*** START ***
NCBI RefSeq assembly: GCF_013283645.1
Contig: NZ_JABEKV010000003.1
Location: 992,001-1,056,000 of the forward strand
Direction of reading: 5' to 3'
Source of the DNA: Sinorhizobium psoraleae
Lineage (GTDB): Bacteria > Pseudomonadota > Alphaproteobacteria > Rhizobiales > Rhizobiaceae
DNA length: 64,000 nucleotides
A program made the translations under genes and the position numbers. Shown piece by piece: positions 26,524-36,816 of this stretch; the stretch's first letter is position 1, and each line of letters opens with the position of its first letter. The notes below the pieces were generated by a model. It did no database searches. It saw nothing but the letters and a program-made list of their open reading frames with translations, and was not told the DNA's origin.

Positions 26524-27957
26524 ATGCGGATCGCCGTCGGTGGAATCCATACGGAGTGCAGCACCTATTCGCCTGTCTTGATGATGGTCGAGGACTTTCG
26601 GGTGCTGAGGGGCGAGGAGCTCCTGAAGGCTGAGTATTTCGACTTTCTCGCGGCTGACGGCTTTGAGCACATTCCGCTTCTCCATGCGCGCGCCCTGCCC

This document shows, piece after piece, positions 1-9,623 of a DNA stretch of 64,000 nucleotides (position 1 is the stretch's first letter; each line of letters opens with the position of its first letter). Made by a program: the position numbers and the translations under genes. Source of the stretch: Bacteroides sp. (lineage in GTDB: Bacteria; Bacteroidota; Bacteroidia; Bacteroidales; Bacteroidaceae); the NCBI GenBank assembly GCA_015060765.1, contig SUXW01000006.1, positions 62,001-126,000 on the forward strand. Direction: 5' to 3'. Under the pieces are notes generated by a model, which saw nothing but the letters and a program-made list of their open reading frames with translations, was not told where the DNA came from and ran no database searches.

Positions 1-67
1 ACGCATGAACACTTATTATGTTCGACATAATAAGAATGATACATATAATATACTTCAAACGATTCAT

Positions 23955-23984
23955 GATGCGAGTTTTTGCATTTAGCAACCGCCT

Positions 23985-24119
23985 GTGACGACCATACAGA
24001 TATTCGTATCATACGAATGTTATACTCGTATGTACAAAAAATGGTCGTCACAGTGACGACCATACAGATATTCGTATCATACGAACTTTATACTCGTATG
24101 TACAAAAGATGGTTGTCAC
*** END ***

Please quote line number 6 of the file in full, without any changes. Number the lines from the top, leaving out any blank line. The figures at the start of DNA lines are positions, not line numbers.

Lineage (GTDB): Bacteria > Pseudomonadota > Alphaproteobacteria > Rhizobiales > Rhizobiaceae